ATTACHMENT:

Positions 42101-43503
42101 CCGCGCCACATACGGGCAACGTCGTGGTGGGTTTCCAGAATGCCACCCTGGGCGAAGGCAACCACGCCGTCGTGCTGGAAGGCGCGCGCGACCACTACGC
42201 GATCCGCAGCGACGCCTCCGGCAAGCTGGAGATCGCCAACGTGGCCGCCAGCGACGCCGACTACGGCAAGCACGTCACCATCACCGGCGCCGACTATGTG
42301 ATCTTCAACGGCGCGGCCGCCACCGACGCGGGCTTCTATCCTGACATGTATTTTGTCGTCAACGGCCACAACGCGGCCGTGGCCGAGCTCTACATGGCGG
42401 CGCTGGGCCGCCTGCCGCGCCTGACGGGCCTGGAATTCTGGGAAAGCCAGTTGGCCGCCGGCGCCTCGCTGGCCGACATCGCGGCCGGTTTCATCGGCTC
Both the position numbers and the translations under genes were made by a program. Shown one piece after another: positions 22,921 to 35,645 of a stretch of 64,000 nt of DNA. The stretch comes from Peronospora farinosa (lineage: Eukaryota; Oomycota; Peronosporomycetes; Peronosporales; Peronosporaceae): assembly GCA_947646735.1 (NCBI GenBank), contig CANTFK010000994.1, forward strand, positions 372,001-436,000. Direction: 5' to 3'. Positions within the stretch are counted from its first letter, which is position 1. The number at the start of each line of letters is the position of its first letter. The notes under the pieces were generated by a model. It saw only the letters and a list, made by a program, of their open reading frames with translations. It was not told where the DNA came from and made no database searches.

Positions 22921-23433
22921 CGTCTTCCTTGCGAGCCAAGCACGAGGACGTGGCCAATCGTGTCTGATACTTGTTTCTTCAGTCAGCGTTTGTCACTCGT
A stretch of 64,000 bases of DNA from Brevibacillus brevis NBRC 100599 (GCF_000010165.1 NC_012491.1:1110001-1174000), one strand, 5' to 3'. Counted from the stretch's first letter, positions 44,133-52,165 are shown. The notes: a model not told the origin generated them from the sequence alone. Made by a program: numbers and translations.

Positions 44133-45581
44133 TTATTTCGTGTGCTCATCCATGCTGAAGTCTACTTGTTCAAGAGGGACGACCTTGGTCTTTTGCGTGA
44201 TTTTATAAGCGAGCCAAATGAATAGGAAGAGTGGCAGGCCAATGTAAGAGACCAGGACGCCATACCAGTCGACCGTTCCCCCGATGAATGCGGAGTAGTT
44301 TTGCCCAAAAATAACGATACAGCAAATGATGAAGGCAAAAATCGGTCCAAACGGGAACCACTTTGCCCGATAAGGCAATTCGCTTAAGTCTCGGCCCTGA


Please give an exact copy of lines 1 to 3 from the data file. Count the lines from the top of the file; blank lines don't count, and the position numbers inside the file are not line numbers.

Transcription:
Positions 42101-43503
42101 CCGCGCCACATACGGGCAACGTCGTGGTGGGTTTCCAGAATGCCACCCTGGGCGAAGGCAACCACGCCGTCGTGCTGGAAGGCGCGCGCGACCACTACGC
42201 GATCCGCAGCGACGCCTCCGGCAAGCTGGAGATCGCCAACGTGGCCGCCAGCGACGCCGACTACGGCAAGCACGTCACCATCACCGGCGCCGACTATGTG